The TCR comes in a range of options, and in the guise that I have I would not suggest it for someone wanting relaxed weekend rides. It takes a while to get used to the twitchy nature of the bike, and you certainly feel more of the road than other bikes. The lower specced models with the normal seat post will offer a greater degree of comfort and may be a better option. Having said that, I have ridden this bike for thousands of kilometers including multiple century mile rides without any discomfort. But as a 24 year old with a daily mobility programme I appreciate my body may be slightly better at absorbing the bumps.
I have mainly used this bike in the steep sharp hills of Dartmoor and the rolling roads of Surrey. Given the huge elevation gains that accompany all rides in Devon, the TCR is the best option. It allows you to climb hills with ease and the disc brakes provide great braking when navigating the tight country lanes. When riding in Surrey I tend to prefer putting the deeper 64/42 Giant SLR wheels on as this just helps with rolling faster along the flats. However, if I was just to be riding in Surrey all the time, given the flat nature of the roads I would lean more towards an aero oriented bike such as the Propel.
For 2021, the TCR is meant to be lighter and stiffer. However, as a general consumer the main difference I can see is that the front brake hose is now integrated into the front fork. This is certainly a much neater option and one I wish they had introduced earlier as I feel this is something that lets down my bike. Despite this, the non integrated front end does make working on this bike significantly easier. As a keen home mechanic it certainly saves a lot of time having the cables exposed which certainly isn’t the case for other similar bikes such as the SL7 or Willier 0 SLR.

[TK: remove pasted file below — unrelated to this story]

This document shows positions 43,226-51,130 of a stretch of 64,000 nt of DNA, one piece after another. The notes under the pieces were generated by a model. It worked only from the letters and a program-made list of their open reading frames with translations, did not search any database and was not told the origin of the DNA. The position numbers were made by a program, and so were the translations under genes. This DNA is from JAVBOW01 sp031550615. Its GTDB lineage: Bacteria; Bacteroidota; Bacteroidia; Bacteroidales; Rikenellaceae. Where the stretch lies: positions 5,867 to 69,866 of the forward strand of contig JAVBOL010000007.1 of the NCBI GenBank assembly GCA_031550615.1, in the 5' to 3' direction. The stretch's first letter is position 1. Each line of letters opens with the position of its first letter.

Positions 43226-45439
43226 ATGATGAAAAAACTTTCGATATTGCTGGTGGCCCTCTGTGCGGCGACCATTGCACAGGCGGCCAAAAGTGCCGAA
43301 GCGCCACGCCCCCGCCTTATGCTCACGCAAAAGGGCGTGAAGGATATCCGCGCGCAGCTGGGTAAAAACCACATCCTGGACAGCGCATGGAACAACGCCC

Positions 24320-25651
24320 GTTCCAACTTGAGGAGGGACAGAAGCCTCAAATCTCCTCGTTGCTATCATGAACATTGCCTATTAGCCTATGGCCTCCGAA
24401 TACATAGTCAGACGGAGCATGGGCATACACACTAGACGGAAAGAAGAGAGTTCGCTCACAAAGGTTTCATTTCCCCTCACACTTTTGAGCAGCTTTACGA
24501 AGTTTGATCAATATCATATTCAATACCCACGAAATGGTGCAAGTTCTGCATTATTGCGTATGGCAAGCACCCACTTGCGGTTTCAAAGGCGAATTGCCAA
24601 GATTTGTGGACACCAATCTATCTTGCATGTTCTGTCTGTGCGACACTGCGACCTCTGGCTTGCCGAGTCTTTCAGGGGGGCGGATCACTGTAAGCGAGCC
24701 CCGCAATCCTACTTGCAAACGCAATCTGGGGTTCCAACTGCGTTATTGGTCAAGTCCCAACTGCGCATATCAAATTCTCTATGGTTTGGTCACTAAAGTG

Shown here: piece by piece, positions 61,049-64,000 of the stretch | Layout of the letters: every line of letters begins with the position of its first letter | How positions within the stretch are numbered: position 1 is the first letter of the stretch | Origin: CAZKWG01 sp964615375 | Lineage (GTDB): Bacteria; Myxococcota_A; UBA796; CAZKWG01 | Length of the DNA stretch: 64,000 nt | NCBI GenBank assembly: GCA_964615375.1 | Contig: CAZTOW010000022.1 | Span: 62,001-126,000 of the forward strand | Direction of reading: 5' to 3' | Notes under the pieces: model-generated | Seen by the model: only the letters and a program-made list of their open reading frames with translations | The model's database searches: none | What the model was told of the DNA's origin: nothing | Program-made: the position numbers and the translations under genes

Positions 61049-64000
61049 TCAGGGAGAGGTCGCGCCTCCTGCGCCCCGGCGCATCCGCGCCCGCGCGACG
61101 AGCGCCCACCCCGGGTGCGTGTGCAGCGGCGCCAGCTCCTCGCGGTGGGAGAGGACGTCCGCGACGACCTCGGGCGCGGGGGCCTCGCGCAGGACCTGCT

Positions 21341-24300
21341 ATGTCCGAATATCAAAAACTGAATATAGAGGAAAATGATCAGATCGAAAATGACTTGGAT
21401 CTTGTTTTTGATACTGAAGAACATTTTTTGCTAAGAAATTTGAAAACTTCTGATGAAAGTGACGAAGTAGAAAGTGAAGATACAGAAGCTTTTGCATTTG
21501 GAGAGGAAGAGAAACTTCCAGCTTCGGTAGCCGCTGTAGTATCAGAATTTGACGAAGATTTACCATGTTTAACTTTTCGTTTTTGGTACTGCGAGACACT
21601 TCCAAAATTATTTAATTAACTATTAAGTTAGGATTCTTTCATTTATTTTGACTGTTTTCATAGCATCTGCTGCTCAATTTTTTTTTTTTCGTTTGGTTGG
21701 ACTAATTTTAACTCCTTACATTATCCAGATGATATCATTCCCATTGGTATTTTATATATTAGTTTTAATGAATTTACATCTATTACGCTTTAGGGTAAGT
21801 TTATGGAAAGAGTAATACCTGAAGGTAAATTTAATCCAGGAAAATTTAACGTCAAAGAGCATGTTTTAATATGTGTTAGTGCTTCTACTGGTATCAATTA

The one-piece seat post is a rarity amongst bikes, however it is something that I am a massive fan of. I think it blends the frame incredibly well and due to the lack of rim brakes it makes for an incredible clean design.
But, the common flaw is that travelling with the bike can be difficult as you cannot remove the seatpost. Despite this, from my experience I have had no issues at all. My saddle is set at 79.2mm and fitted perfectly in the Scicon Aerocomfort Tri 3.0 bag. There was still plenty of room in my bag for the saddle to be higher so for the majority of people this shouldn’t be an issue.
The cost cannot be ignored. An off the shelf version of this bike in 2020 cost £5,999 with the Force AXS groupset instead of Shimano Ultegra. This is a huge amount of money and can be pushed even further with the SL 0 model coming in at £8,999. For 2021, the costs have increased again with the SL 1 version costing £6,999 and the SL 0 at £9,699. This certainly isn’t a bike that you are purchasing without some thought.
This bike is for the rider that wants to go fast in hilly terrain. Someone that wants to feel that they are really connected to the bike and can descend with total confidence. It really is a piece of art. Although not cheap, the TCR SL does provide good value for money when compared to other top end race bikes and should be a real consideration if you are in the market for a new bike. It is an absolute pleasure to ride and one that I cannot wait to get back out on the roads next summer!